My method of presentation interferes with perception, and I wanted my content to match. ‘compression artefact’ is concerned with perceptions of place and the way that memory interferes with those perceptions. It was written in response to a chapter in Digital Poetics in which Glazier discusses the idea of the home page. In this case, ‘home’ follows UNIX convention: a home is an entry point to a tree or graph structure—the point of origin for browsing a set of hyperlinked pages that make up a website. Not content with discussing this definition, Glazier takes his reader through all interpretations of home, including that of a place of belonging. He concludes that a haunt is probably a better term, the page is a point to which the reader returns (61-77). Outside of electronic spaces, Glazier’s ideas of home and haunt make for interesting discussion. Home is an emotive term: it carries more weight than house. Our real estate and finance industries appear to be well aware of the difference—the phrases ‘house loan’ and ‘house open’ are rarely, if ever, used; they don’t appeal to our desire for comfort and belonging. The home as a place of origin and belonging is at odds with our use of the word: a home is a place to which the self belongs, not a place that belongs to its owner. Returning to a place fosters relationship with that place if the intent is not simply to exist. In this way a haunt can become more comfortable and welcoming, more homely than a house. I have unusual writing practices that have seen me establish a series of haunts around Perth, so the poem explores the ideas of home and haunt by considering relationships with place. Observations of memory and its effect on the experience of place are of particular concern: I began with an imagined site of reading the final poem—sat in the house, reading from a screen—and allowed memory to intrude on the domestic scene. I noticed that my imagined domestic scene was, in fact, constructed of memories of that place, so in the end, a memory of the house is invaded by other memories.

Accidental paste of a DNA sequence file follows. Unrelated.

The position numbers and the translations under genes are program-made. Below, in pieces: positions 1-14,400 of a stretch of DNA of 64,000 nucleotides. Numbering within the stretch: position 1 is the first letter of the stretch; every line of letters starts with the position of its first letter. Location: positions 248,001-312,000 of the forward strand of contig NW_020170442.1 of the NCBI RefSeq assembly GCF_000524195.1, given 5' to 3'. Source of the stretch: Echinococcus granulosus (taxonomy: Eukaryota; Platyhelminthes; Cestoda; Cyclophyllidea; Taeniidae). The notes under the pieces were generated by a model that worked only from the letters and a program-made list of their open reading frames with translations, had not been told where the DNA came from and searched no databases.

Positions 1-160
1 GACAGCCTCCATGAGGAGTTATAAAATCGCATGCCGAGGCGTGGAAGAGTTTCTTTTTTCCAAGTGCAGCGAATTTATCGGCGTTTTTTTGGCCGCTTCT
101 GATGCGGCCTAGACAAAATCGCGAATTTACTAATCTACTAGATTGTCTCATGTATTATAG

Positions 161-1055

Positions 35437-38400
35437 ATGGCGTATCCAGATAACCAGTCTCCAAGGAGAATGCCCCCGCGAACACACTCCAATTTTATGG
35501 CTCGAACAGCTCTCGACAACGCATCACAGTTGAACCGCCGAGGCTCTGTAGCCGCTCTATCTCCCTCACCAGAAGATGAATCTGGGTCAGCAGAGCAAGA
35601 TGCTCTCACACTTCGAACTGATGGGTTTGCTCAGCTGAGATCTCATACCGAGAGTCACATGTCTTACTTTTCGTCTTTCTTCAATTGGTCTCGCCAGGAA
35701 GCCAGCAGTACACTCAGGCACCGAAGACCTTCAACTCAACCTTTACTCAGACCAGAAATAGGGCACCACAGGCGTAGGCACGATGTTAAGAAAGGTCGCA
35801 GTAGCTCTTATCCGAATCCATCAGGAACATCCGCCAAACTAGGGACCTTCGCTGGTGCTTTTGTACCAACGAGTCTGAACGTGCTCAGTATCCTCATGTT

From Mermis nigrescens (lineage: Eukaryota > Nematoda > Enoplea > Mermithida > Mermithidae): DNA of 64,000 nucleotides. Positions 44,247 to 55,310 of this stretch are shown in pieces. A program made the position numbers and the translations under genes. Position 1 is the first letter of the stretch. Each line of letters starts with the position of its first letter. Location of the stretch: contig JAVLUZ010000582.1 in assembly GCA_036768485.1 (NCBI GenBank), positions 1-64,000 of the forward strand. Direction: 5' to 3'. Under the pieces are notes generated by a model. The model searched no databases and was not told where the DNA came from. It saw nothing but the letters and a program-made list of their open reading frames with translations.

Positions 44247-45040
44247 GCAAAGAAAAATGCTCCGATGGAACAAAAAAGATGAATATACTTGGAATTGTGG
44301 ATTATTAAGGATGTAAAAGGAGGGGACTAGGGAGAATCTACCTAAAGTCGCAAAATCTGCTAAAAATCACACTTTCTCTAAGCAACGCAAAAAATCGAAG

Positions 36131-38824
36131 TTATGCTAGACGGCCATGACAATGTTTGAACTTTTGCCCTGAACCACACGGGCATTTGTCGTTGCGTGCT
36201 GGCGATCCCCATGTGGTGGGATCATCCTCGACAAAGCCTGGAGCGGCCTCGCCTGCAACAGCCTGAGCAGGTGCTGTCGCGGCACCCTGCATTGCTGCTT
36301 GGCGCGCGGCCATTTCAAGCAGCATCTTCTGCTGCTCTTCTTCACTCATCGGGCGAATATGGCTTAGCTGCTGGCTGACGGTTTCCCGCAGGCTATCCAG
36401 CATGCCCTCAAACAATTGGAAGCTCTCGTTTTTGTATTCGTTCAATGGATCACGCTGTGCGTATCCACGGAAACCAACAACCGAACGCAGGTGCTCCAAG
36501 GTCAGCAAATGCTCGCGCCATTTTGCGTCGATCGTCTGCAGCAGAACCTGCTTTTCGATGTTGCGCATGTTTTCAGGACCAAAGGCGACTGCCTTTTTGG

Chris Arnold photoThe photograph, sliced and interleaved with the text, is an experiment. I wondered what would happen if a photograph were read the same way as the poem: line by line and enjambed in space rather than time. I found the effect interesting. Where the scrollbar facilitates bidirectional reading and aids comprehension of the poem, it seems to do no good for the image—I don’t have the cognitive capacity to piece the image back together, despite the fact that nothing is repeated or skipped between slices of the image. There’s a nice technical contrast between the image and its screen rendering: I found a way to display the slices of the image without dividing the image file itself—the photograph may be viewed whole if its URL is deduced from the source HTML. The photograph was taken at one of my haunts, the site of a memory that intrudes on the domestic scene at the poem’s opening. Just as the writing informed the image, the image fed back into the writing: the leaves stripped of their context reminded me of a series of Wolfgang Voigt’s album covers and photography books, released under his Gas alias. I almost removed the reference to this in the poem for excessive obscurity, but the Gas albums make a good match for ‘compression artefact’: they’re impressionistic ‘sound art based on highly condensed classical sound sources’ (Kompakt).